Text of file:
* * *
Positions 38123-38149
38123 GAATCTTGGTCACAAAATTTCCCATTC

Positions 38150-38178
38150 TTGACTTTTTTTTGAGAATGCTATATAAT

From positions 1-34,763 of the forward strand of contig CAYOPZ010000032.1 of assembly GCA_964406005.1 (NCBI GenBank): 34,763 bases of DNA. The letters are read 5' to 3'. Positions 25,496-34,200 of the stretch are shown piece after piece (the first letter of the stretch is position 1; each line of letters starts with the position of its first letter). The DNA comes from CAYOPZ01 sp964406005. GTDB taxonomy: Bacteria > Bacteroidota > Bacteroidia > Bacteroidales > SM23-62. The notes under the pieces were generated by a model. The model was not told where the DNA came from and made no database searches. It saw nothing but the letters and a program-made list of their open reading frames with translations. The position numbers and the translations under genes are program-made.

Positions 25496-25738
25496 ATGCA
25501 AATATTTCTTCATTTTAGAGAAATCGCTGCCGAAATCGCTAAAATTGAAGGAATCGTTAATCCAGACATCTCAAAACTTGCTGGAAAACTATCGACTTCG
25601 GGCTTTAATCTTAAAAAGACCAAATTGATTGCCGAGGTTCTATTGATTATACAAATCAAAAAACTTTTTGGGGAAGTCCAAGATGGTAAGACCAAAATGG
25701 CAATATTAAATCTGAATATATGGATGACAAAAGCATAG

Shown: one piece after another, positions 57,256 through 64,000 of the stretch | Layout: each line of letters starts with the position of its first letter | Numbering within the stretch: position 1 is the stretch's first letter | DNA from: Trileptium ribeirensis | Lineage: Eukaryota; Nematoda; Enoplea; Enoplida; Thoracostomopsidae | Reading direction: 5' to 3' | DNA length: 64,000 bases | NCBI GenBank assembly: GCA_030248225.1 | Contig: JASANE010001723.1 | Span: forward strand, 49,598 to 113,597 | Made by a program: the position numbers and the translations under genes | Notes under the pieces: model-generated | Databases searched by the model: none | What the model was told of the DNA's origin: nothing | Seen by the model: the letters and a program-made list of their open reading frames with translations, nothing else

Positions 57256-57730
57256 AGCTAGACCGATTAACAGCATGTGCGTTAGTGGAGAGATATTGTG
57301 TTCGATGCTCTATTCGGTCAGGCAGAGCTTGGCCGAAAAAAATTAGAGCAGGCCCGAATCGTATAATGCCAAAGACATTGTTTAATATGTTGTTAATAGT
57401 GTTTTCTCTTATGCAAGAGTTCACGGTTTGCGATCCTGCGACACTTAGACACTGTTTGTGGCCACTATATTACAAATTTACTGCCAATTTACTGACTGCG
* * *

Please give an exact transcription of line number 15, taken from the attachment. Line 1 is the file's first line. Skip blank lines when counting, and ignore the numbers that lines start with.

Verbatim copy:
57401 GTTTTCTCTTATGCAAGAGTTCACGGTTTGCGATCCTGCGACACTTAGACACTGTTTGTGGCCACTATATTACAAATTTACTGCCAATTTACTGACTGCG